For Jim Miller, home has been where the hurt is.
A proud New Jersey native, Miller has been a regular whenever the UFC swings by his home state; unfortunately for him, these bookings have also seen him regularly tasting defeat in front of his friends and family.
Miller’s last five fights at home have seen him lose to Dan Hooker, Beneil Dariush, Donald Cerrone, Pat Healy (later overturned to a no contest when Healy tested positive for marijuana), and Nate Diaz. He hasn’t won in New Jersey since finishing Kamal Shalorus with strikes back in March 2011.
So ahead of Saturday’s fight in Newark, one has to ask: Is there such a thing as a “Jersey Curse?”
“No, you know what, I’m not superstitious,” Miller told MMA Fighting. “It’s just one of those things, I can look at those fights and be like one, I’m fighting tough competition; and two, okay well, this is something that happened, this is why it happened, I’ve picked [the results] apart…
“It’s not because I’m in Jersey. It’s because I got kicked in the f*cking face. You get kicked in the face anywhere it’s going to put a hurting on you, so it’s just the way it goes. We don’t worry about it. I assumed somebody’s going to bring it up, but whatever.”
Miller admitted that while there are obvious advantages to getting a home date, there’s a downside as well. Namely the fact that being able to prepare with relative convenience doesn’t get him fired up in the same way that competing outside of his comfort zone does.
“Fight week when it’s in Jersey, it’s nice because I don’t have to fly anywhere, but at the same time sometimes that travel it kind of like, gets you set into fight week,” Miller said. “There’s something about being away from home that it’s not always a bad thing. For me, sometimes when I fight locally here, it feels weird.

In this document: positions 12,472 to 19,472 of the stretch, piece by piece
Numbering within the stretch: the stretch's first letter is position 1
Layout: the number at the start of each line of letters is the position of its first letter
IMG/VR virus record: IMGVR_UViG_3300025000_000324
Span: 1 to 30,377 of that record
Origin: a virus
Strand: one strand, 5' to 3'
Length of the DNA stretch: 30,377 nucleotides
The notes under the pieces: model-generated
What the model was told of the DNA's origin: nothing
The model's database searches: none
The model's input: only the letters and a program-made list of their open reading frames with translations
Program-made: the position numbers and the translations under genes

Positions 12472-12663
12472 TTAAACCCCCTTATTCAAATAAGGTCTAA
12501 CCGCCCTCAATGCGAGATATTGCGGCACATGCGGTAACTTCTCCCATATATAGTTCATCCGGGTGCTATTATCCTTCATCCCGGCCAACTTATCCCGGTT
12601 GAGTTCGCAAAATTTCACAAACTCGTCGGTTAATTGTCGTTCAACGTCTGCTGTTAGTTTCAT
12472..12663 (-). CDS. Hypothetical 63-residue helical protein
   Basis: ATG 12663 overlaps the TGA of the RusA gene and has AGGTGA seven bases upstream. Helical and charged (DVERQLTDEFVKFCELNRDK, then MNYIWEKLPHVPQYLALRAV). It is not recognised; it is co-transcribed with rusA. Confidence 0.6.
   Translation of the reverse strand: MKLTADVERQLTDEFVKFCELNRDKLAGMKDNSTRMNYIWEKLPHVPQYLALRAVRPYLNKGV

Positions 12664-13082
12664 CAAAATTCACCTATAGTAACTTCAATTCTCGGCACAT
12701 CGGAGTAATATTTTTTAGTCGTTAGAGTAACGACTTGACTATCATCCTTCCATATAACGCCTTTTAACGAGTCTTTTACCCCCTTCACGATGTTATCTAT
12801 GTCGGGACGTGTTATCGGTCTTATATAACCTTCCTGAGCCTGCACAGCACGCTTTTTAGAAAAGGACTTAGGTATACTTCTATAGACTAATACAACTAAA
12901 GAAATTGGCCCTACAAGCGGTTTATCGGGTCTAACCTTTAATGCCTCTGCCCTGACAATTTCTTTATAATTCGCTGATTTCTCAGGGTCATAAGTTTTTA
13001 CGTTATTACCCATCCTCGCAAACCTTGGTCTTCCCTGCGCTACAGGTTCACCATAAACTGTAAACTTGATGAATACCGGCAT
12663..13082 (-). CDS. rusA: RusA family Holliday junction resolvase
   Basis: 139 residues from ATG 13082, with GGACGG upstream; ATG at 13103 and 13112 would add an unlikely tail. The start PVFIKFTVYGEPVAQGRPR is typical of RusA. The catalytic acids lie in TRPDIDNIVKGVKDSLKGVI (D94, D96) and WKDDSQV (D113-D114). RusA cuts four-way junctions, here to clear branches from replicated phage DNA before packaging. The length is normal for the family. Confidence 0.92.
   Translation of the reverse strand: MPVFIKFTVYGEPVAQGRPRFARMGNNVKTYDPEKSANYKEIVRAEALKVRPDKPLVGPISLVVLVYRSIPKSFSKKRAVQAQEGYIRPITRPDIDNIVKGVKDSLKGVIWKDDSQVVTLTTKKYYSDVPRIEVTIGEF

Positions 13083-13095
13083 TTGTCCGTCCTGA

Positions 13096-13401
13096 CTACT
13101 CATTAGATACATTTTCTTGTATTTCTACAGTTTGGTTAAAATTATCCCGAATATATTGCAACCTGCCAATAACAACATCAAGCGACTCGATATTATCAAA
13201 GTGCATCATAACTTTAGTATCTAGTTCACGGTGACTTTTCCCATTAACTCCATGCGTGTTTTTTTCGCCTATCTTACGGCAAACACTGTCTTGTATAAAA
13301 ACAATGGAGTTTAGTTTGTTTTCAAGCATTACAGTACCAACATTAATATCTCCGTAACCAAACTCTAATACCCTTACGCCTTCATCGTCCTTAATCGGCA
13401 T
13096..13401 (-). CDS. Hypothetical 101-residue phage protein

“It feels like it’s not quite fight week until the hard work starts Thursday night. But it’s been going well and I’m feeling good, so can’t complain.”
If there’s anyone who can speak to how the minute differences from fight week to fight week can affect an athlete, it’s Miller. He’s competed 32 times for the UFC across four countries and he’ll extend his record number of Octagon appearances when he faces Clay Guida in Saturday’s UFC on ESPN 5 co-main event at Prudential Center.
Miller is also one victory away from joining Georges St-Pierre, Michael Bisping, Demian Maia, and Cerrone as the only fighters to reach 20 UFC wins, 18 of which have come at 155 pounds, another record that Miller holds. Combined with Miller’s reputation as a company man, he has a solid case to someday be inducted into the UFC Hall of Fame, an accolade that Guida himself recently earned for his classic June 2009 fight with Diego Sanchez.
“I think it will happen,” Miller said when asked if he thought about receiving the Hall of Fame call. “At this point, I think it will. I don’t want to jinx myself, but you would think with some of the stats I’ve got that it would happen and that’s a nice thing to have.
“Go on and get a sponsor like that like, ‘Oh yeah, UFC Hall of Famer.’ (laughs) It’s definitely a cool thing and again, that’s another group of fighters, it would be cool to be associated with them.”